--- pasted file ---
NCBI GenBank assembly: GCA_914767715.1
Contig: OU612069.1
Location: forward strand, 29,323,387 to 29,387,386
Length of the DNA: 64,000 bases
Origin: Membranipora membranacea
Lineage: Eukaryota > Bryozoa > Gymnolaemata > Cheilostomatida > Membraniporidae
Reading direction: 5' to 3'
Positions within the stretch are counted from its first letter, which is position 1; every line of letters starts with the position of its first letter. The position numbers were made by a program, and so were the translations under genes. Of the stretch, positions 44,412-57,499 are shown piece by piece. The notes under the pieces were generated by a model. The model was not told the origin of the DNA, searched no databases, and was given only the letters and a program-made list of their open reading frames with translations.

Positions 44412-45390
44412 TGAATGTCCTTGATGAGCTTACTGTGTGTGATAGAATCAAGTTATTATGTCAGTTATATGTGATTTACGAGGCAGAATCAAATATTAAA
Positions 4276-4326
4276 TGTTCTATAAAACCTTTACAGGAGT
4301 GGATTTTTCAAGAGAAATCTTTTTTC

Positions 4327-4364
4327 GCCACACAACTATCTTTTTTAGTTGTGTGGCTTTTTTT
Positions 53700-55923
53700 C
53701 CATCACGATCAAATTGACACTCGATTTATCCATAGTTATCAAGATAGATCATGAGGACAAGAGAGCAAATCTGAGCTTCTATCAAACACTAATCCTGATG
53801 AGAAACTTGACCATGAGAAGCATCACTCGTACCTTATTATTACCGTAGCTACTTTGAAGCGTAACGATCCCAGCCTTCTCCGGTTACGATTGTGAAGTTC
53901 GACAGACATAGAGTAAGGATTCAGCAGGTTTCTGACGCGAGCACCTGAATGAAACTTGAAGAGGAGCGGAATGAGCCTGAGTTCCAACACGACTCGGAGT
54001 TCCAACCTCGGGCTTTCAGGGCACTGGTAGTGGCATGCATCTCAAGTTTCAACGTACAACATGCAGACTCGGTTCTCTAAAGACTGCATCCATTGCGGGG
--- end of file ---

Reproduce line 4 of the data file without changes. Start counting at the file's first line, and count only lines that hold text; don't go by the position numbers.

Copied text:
Length of the DNA: 64,000 bases